The lives and livelihoods of those religious who simply want to practice their faith in peace but are besieged by protest, threat, suspicion, lies, and bigotry in a nation founded on freedom of religion.

The lives and livelihoods of those who simply want to embrace the same rights and freedoms as the rest of us, marry the ones they love, buy their houses, file their taxes, care for one another and visit one another when they are sick, and share the same protections under the law that my wife and I have.

The lives and livelihoods of all of us, when science is ignored and denied while glaciers melt, anomaly weather patterns create floods, droughts, and super storms that threaten life as we know it.

There is so very much wrong in our world, in our country, in our government, in our churches today. And I believe we are charged with the continued work of trying to make it a better place, for all of us, all of us.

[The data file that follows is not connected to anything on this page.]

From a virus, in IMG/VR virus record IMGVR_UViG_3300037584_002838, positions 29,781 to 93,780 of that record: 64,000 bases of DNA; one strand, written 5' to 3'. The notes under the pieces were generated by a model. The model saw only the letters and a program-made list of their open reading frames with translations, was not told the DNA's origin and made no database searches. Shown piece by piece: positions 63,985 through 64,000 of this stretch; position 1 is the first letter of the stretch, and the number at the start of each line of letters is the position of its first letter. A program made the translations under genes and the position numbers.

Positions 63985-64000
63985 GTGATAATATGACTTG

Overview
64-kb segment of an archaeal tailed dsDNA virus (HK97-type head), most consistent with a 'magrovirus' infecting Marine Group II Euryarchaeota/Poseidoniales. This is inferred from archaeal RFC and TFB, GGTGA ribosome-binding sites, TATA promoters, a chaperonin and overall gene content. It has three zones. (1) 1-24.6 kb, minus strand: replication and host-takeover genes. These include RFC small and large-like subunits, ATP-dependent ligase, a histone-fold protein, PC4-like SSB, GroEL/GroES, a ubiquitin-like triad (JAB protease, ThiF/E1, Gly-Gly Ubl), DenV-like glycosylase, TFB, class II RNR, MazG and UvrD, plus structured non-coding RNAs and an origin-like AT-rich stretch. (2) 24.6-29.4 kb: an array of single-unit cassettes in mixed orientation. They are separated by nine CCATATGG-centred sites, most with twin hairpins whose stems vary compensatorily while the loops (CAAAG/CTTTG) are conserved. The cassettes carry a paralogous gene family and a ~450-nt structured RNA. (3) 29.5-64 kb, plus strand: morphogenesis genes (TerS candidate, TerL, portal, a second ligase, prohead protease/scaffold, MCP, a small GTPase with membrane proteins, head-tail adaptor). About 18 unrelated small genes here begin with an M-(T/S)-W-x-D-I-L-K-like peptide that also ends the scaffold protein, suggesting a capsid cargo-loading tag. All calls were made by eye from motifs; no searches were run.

All of this being said, I had a bit of a revelation along this journey I have been on over the last many months and last few weeks. Life is too short. Life is too short to get bogged down in what is wrong with the world. Life is too short to get caught up in a soundbite world that is more interested in shallow fear of the other, fear of new things, than it is in the weightier matters of the common good for all. Life is too short to focus on sensationalized headlines rather than substantive information and education. Whether it be in the halls of government or the sanctuaries of the church, life is too short to bicker about who is in and who is out, who is worthy and who is not, what I want to your exclusion, or who deserves and who is undeserving. Life is too short not to embrace the world, the whole of it and tell it, “I love you, and deep down inside … you are good; Good I Tell You!